corresponding emission rates. The accuracy of these estimates is poor, and more
field measurements are needed.
"SF6 and the Atmosphere," L. Niemeyer (ABB Corp. Res., Baden,
Switz.), F.Y. Chu, IEEE Trans. on Elec. Insulation, 27(1),
184-187, Feb. 1992. Shows that the contribution of this gas (predominantly used
for electrical insulation and switching) to global warming and ozone depletion
"Global Emissions of Nitrogen and Sulfur Oxides in Fossil Fuel
Combustion 1970-1986," S. Hameed (Inst. Terr. Plan. Atmos., SUNY, Stony
Brook NY 11794), J. Dignon, J. Air Waste Mgmt. Assoc., 42(2),
159-163, Feb. 1992.
Uses statistical models to obtain emissions based on fossil fuel consumption
for every country in the world for every year from 1970 to 1986. Global
emissions of NOx increased by nearly a third in the period, and those of SOx by
"Nitrous Oxide Emissions in Irrigated Corn as Affected by
Nitrification Inhibitors," K.F. Bronson (USDA-ARS, POB E, Ft. Collins CO
80522), A.R. Mosier, S.R. Bishnoi, Soil Sci. Soc. Amer. J., 56(1),
161-165, Jan.-Feb. 1992.
In a 1989 field experiment, two nitrification inhibitors (encapsulated
calcium carbide and nitropyrin) were applied with urea seven weeks after
planting corn. Nitrification inhibitors appear to be a useful tool for
mitigating N2O emissions in agricultural systems.
"Recovering CO2 from Large- and Medium-Size Stationary Combustors,"
A.M. Wolsky (Argonne Nat. Lab., 9700 S. Cass Ave., Argonne IL 60439), E.J.
Daniels, B.J. Jody, J. Air Waste Mgmt. Assoc., 41(4), 449-454,
Burning a hydrocarbon fuel using a mixture of O2 and CO2 rather than air as
the oxidant results in a product stream containing primarily CO2 and H2O. This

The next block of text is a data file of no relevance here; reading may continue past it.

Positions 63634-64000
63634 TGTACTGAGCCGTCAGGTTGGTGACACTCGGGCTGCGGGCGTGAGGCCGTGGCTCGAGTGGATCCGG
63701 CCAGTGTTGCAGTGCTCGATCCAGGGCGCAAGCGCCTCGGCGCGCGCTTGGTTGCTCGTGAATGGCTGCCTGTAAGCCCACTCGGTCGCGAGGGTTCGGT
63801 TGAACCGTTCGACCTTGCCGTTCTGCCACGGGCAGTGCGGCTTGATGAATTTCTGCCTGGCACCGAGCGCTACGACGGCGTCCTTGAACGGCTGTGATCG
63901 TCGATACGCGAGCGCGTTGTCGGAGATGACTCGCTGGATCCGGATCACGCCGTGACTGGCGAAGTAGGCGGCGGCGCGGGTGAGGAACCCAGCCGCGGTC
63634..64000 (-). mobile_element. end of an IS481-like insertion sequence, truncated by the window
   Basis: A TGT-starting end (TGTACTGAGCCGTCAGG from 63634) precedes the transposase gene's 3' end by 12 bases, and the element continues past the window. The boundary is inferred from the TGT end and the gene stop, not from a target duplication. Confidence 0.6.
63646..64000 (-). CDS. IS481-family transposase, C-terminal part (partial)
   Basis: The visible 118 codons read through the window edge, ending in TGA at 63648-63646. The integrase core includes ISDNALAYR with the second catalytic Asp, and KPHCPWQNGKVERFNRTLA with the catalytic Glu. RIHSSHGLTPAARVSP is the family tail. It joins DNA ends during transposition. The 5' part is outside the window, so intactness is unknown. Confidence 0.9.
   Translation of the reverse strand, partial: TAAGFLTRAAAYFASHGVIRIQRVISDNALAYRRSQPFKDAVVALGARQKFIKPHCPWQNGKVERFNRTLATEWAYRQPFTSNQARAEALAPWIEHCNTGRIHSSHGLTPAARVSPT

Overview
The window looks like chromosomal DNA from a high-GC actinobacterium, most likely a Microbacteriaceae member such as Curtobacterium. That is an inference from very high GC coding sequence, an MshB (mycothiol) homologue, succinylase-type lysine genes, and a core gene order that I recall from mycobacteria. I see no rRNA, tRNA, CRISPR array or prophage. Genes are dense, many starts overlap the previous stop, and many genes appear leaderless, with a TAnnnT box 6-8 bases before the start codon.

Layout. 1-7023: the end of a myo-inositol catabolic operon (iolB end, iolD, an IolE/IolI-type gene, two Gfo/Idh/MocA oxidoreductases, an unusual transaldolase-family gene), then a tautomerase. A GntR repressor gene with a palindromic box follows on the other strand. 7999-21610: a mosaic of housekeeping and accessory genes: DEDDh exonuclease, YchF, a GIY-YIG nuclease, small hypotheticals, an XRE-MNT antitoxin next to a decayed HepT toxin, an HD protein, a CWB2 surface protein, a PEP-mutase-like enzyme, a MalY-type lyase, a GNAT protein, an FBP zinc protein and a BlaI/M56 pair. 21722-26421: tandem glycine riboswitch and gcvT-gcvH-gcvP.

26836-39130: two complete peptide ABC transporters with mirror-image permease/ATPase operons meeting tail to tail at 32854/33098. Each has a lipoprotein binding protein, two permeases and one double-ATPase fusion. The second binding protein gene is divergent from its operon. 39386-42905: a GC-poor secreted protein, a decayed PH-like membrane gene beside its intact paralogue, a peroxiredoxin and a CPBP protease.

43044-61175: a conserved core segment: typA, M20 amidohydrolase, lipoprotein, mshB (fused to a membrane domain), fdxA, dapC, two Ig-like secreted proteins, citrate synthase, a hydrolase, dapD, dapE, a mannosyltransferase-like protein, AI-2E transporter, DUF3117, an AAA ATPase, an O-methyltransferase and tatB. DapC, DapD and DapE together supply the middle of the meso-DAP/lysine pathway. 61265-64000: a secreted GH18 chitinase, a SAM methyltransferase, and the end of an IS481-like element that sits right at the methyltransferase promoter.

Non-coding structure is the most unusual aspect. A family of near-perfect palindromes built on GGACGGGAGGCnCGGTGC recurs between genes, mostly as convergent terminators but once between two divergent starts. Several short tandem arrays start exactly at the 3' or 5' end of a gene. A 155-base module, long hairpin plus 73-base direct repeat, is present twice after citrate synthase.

stream is dried and conditioned to meet the specifications of the end user. Cost
effectiveness depends on variables such as plant size, type of fuel, capital
cost, and cost of electricity for operations.
"Global Warming and the Primary Metals Industry," D. Forrest
(Mater. Eng., MIT, Cambridge MA 02139), J. Szekely, J. Minerals, Metals &
Mater. Soc., 43(12), 23-30, Dec. 1991.
The U.S. primary metals industry accounts for slightly less than one percent
of global carbon emissions. This could be reduced by implementing existing
energy conservation measures, by more extensive recycling, and by developing and
implementing alternative processing technologies.
"Formation of N2O in Circulating Fluidized-Bed Boilers," L.E.
Amand (Dept. Energy Conversion, Chalmers Inst. Technol., S-41296 Gothenburg,
Swed.), B. Leckner, S. Andersson, Energy & Fuels, 5(6),
N2O formation is assumed to be influenced by two routes, either by char or
by hydrogen cyanide originating from the fuel volatiles. Discusses laboratory
tests designed to investigate these routes, but no definite conclusions can be
"Hydrogen in the Steel Industry," J. Gretz (Joint Res. Ctr.,
Comm. Eur. Commun., I-21020 Ispra, Italy), W. Korf, R. Lyons, Intl. J.
Hydrogen Energy, 16(10), 691-693, 1991.
Since iron and steel production are among the largest contributors to
atmospheric CO2, using hydrogen instead of carbon from coal or charcoal to
reduce iron ore has great potential for reducing CO2 emissions, and it avoids
impurities. If generated by relatively cheap and abundant hydropower, hydrogen
might become competitive even in terms of direct operating costs.